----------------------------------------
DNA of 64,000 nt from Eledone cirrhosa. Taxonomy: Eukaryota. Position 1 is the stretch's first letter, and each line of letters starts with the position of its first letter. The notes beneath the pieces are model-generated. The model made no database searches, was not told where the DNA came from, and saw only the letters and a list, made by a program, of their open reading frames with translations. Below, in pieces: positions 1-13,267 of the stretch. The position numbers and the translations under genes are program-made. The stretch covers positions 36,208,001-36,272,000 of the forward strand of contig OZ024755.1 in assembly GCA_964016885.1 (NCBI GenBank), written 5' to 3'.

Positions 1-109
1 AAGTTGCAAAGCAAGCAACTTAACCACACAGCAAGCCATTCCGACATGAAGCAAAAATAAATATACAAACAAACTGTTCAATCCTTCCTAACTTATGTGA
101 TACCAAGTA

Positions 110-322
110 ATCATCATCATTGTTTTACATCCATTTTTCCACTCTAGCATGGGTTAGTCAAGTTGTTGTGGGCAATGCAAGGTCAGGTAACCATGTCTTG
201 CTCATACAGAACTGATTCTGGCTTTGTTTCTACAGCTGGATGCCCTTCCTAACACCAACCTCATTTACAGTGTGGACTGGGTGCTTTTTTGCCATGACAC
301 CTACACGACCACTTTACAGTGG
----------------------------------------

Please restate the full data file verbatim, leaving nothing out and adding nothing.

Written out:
DNA of 64,000 nt from Eledone cirrhosa. Taxonomy: Eukaryota. Position 1 is the stretch's first letter, and each line of letters starts with the position of its first letter. The notes beneath the pieces are model-generated. The model made no database searches, was not told where the DNA came from, and saw only the letters and a list, made by a program, of their open reading frames with translations. Below, in pieces: positions 1-13,267 of the stretch. The position numbers and the translations under genes are program-made. The stretch covers positions 36,208,001-36,272,000 of the forward strand of contig OZ024755.1 in assembly GCA_964016885.1 (NCBI GenBank), written 5' to 3'.

Positions 1-109
1 AAGTTGCAAAGCAAGCAACTTAACCACACAGCAAGCCATTCCGACATGAAGCAAAAATAAATATACAAACAAACTGTTCAATCCTTCCTAACTTATGTGA
101 TACCAAGTA

Positions 110-322
110 ATCATCATCATTGTTTTACATCCATTTTTCCACTCTAGCATGGGTTAGTCAAGTTGTTGTGGGCAATGCAAGGTCAGGTAACCATGTCTTG
201 CTCATACAGAACTGATTCTGGCTTTGTTTCTACAGCTGGATGCCCTTCCTAACACCAACCTCATTTACAGTGTGGACTGGGTGCTTTTTTGCCATGACAC
301 CTACACGACCACTTTACAGTGG